Marta became intrigued by the boats and fishing gear witch she felt were the essence of the town. Taking them out of their marine context and abstracting them, she gradually transformed them into furniture.
Each has their own inspiration and "boat names". The table Rán is named after a goddess in the sea who would catch you in her net if you would fall from board. The table is inspired by net-fishing but this time you can catch magazines and remote-controls. The coat stand is inspirited by line-fishing and has the name Gestur witch derives from the Icelandic word a guest. The lamp is inspired by floats - the top part is actually from a float hanging by a rope from a hook which can be placed in the ceiling or on the wall. It's called Eldar which is a name derived from the Icelandic word fire.
The furniture pieces will travel through Ísafjörður via each company ending up at the harbour where a transport company ships them to Reykjavík, and then on to anywhere else in the world.
Marta’s “revolution of the villages” she sees as an ongoing project and she hopes to go to other villages and do a project with their stories, knowledge and people.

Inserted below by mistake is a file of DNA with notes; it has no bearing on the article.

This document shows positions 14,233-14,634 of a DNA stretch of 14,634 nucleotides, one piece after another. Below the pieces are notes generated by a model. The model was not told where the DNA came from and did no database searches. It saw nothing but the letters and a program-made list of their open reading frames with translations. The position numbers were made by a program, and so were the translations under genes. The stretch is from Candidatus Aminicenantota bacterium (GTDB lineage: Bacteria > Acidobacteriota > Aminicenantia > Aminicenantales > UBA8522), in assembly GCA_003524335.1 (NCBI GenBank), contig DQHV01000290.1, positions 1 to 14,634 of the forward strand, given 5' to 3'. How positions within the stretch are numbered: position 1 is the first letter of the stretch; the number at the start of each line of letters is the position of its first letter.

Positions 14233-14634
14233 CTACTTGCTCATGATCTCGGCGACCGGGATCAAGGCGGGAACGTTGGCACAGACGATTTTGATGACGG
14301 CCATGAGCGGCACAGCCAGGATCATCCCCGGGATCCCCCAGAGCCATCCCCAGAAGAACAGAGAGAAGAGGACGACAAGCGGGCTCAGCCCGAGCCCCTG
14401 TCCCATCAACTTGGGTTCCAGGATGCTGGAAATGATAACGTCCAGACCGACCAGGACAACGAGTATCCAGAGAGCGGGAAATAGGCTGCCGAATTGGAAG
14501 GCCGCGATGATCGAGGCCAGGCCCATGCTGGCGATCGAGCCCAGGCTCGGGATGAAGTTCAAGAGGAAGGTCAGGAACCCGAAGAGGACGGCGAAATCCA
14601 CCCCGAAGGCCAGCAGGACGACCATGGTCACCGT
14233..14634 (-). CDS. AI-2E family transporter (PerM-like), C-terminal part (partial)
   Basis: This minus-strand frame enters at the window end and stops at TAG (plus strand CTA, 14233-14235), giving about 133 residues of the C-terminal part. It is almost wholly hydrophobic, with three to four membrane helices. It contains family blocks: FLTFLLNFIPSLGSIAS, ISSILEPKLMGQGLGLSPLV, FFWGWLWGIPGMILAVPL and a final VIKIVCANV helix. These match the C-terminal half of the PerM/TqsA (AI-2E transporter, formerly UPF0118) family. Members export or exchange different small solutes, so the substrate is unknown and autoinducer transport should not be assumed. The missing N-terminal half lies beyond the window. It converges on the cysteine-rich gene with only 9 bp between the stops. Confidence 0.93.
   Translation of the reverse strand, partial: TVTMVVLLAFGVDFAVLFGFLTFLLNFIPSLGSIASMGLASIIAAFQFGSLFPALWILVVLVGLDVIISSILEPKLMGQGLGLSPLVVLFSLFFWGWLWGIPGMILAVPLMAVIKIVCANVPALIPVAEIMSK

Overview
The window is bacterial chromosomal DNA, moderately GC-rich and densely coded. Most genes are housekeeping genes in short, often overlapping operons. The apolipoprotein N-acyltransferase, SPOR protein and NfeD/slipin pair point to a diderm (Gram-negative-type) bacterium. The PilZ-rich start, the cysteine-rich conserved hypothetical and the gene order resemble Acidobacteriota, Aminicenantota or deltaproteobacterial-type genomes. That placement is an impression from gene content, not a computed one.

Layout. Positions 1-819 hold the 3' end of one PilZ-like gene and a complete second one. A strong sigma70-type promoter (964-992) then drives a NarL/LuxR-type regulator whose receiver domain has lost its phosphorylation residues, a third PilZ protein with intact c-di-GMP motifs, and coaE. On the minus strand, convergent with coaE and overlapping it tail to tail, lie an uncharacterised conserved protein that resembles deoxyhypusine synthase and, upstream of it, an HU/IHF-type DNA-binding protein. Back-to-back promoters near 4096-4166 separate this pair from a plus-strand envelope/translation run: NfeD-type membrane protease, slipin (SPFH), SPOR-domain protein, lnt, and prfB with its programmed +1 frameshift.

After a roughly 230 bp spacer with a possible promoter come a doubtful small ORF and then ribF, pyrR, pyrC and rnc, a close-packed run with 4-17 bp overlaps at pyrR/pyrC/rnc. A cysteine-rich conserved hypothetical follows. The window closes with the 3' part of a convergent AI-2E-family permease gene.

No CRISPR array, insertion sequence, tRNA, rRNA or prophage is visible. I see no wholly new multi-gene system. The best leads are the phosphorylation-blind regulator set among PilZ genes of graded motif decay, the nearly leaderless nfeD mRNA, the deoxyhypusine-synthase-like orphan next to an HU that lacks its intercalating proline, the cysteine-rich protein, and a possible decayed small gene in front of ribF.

Find her website at martasif.com.
5 hours after leaving Sudureyri my phone rang.
“Is this Haukur? This is the lady from the shop in Sudureyri. I believe you were staying at the campsite, right? Are you missing your camera bag?”
“No, I don’t think so—I would never leave my 9,000 Euro camera laying around—Or, wait, it’s not here!”
“No worries, someone found it on the street and brought it in here.”
Sudureyri is that kind of town. It’s not only the world’s safest town with the most honest people, but it may just be the most sustainable village in Iceland.
Elías, at Fisherman, an award winning tourism project, says that Sudureyri is primarily a fishing village. The fish is caught in small boats using traditional methods like long-lines and hand-lines just a short distance from the shore. Pride is taken in using nearly every part of the fish and minimizing waste: intestines are used to make ointments and cod liver oil, and the skin is used by Kerecis for tissue regeneration for humans. Fish heads are dried and exported to Nigeria, bones and other leftovers are minced and used for animal food. The processed fish filets are packed and exported the same day; to be served in restaurants in New York or Berlin only forty hours after being caught.
In addition to optimizing their fish production, the village’s electricity comes from a hydroelectric plant in the end of the fjord, clean drinking water filters through the mountain straight to everyone’s home, and hot water comes naturally from the ground.
We stayed in the Bestfjords van at the seafront campsite. We enjoyed observing the boats coming in and out through our porthole, which felt a bit like being on a boat ourselves. We spent time at the harbor watching the fishermen bring in huge cod then go out again for some more.